The shop right?
You need places to store your stuff, and places to get certain things done.
You can't just fix a car in the middle of the street. (well you CAN, but it's a bad idea)
Personal storage chests and the like in games are a start, however these are usually located in static towns and outposts. And when your in the middle of nowhere, at war with another group, last thing you want to do is go back to town for a quiver of arrows and to repair your gear.
But to be able to build a base of operations with your guild or group, so as to supply you with what you need and storage for what you don't need at that minute, is important in a world in which distance matters.
In short, to have a proper in game society, you need lots of space which players can claim and occupy, with resources that can be made use of, and for infrastructure to be built to meet the groups needs.
Rules & Regulations
But of course, there is more to it then that.
You need rules and regulations to manage people, so that they can work together constructively, and not steal from and kill each other.
While in group rules are usually easy enough to mimic in games, where guild members just don't tend to screw each other over (provided there is good leadership), mechanically it is just made impossible to attack someone in your own group.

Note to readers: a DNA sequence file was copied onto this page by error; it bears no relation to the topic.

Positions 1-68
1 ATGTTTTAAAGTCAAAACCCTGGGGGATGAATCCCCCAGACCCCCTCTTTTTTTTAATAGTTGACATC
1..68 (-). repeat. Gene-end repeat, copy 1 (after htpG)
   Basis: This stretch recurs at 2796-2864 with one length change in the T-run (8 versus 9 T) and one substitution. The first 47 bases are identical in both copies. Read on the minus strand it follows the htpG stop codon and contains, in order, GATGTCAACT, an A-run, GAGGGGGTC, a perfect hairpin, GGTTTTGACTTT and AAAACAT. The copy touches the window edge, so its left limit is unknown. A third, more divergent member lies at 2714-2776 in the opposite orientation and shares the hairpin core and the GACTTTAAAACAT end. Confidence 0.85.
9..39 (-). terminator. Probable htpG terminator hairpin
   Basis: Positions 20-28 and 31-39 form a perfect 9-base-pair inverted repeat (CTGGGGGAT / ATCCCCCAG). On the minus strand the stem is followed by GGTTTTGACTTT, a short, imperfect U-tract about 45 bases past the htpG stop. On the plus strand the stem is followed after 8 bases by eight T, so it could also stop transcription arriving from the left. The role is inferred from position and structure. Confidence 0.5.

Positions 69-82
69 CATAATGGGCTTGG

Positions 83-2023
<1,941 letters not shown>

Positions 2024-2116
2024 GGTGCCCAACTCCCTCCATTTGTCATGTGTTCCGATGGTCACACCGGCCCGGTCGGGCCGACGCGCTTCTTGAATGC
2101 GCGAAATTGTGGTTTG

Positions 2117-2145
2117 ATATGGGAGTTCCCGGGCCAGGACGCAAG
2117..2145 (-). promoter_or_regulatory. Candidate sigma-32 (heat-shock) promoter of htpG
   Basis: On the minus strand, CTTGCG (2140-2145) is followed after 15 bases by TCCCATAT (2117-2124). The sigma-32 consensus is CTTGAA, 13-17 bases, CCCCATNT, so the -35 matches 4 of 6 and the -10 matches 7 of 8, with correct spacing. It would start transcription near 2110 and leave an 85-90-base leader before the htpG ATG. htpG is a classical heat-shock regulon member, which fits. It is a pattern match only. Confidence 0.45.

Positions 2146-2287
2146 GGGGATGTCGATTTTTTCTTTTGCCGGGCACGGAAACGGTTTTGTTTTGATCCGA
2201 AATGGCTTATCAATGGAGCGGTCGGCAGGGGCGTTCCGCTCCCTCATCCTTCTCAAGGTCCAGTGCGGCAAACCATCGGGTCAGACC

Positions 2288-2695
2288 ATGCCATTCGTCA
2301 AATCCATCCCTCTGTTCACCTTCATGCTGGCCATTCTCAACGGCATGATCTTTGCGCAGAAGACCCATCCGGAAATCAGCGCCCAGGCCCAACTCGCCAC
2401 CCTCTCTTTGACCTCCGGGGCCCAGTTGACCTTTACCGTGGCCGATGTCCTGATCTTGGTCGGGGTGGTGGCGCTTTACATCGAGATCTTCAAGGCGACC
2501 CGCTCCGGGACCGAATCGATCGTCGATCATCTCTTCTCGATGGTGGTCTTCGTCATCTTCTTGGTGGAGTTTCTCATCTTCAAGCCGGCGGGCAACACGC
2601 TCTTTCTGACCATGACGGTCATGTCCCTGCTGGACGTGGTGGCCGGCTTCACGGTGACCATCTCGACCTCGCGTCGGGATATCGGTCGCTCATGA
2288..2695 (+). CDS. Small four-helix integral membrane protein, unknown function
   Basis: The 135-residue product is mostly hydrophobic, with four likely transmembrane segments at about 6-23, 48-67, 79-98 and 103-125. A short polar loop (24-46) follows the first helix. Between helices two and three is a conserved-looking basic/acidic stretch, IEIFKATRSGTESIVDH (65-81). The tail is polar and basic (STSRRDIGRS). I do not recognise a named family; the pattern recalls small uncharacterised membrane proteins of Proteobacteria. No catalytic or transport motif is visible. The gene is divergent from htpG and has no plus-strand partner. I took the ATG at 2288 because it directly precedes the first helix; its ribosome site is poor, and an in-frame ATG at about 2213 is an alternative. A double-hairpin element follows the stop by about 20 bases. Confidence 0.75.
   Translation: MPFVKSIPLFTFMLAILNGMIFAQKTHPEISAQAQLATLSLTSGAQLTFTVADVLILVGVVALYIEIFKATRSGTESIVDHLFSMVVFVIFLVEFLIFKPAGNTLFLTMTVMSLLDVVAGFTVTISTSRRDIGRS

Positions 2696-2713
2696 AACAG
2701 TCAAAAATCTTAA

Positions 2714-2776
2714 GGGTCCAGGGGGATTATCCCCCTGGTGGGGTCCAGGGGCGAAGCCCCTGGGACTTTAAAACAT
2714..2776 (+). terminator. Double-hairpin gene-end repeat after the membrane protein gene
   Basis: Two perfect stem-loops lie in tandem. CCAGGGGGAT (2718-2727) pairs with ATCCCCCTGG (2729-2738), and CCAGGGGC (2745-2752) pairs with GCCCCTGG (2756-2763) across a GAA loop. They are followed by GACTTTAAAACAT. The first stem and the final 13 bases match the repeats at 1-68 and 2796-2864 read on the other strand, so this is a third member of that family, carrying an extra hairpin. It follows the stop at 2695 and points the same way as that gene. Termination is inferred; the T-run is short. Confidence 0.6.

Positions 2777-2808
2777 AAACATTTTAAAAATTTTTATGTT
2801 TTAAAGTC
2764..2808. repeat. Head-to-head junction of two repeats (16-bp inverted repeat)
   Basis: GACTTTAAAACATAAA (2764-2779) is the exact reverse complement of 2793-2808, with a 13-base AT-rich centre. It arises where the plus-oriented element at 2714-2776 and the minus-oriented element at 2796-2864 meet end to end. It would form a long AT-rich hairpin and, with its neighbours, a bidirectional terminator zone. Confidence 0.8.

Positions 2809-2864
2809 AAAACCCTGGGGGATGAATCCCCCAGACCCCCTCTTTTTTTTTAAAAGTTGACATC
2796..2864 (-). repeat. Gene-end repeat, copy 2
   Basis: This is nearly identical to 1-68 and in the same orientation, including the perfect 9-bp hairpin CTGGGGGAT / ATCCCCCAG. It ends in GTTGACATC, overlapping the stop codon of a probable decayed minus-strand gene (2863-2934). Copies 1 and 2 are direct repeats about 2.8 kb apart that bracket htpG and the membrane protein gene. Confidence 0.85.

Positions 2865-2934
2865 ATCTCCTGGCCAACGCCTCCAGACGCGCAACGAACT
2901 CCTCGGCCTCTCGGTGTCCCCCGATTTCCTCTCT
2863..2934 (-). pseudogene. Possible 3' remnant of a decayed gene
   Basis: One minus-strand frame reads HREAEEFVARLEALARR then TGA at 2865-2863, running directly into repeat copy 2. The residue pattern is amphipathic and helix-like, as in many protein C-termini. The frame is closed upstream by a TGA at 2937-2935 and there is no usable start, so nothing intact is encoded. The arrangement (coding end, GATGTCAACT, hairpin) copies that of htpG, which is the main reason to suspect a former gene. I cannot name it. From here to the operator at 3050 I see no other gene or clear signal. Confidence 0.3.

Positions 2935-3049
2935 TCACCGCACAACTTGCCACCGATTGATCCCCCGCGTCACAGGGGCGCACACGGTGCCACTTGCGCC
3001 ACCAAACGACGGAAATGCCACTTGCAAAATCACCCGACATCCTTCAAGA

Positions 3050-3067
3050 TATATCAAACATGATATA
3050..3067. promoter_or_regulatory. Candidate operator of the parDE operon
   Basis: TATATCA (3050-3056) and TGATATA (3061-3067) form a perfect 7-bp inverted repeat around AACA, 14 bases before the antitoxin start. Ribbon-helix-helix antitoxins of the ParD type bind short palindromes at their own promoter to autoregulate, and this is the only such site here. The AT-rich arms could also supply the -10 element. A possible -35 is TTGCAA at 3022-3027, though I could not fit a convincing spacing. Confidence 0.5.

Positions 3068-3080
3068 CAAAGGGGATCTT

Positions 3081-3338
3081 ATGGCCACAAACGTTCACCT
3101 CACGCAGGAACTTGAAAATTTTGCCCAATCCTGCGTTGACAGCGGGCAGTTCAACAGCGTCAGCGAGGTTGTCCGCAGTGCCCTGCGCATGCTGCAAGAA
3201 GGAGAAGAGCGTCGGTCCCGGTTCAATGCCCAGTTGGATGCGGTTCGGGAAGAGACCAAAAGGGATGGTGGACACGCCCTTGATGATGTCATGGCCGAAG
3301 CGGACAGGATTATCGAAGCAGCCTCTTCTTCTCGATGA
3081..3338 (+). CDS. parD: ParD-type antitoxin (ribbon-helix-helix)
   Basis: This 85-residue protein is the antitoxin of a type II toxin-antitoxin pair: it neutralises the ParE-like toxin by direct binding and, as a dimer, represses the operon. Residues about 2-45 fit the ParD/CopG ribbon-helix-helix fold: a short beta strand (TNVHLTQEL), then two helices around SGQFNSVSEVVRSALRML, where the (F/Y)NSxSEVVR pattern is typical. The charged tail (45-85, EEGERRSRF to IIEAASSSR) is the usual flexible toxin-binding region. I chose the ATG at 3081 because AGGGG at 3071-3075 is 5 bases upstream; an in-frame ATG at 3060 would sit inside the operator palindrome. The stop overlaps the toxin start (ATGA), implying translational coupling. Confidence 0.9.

Which isn't always the best idea.
But that's something else entirely.
You need to be able to set rules that everyone can agree to, and be able to enforce them when there broken.
Again, EVE does a decent job at this.
In high sec, at any time you are ABLE to go and shoot someone in the face, however doing so will incur the wrath of CONCORD, which will promptly blow you up.
As such, even thou you can be an asshat, it is very rare to be attacked in high sec.
(unless you are at war)
However, in most other games, the rules or engagement vary between complete non-engagement, to lacking at best.
ie, In Guild Wars, there is no PvP outside of the PvP arenas.
And even within these arenas, you always know how many enemies your going to face, and basically what to expect.
This is canned PvP, and it's not very exciting.
Good for casual practice thou.
In Runes of Magic however, rules are piss poor. If you do stab someone, the guards will be angry with you, and glare at you from a distance.
Seriously, I've never seen NPC's guards actually do anything. And besides being red to other players, there is really very little stopping you from being a ganker/asshat.
0.0 in EVE is sort of like the latter there. No rules, no protection.
However, rules are generally, and informally set by thou's who inhabit the area.
Which is usually, not blue = shoot it.
Anyone surprised there isn't a rush to go down there?
What a functioning society in a world where there is nothing physically stopping from attacking people at random, like 0.0 sec in EVE, is for thou's who own the area to be able to publicly set the rules in a way in which all who enter their space can understand.
But, also allow for them to effectively enforce such rules.
For example, you and your guild/corp own a section of land/space, and your group decides that you don't want anyone within your area that is not apart of your group, to attack anyone else within your area. (regardless weather they are a part of your group or not)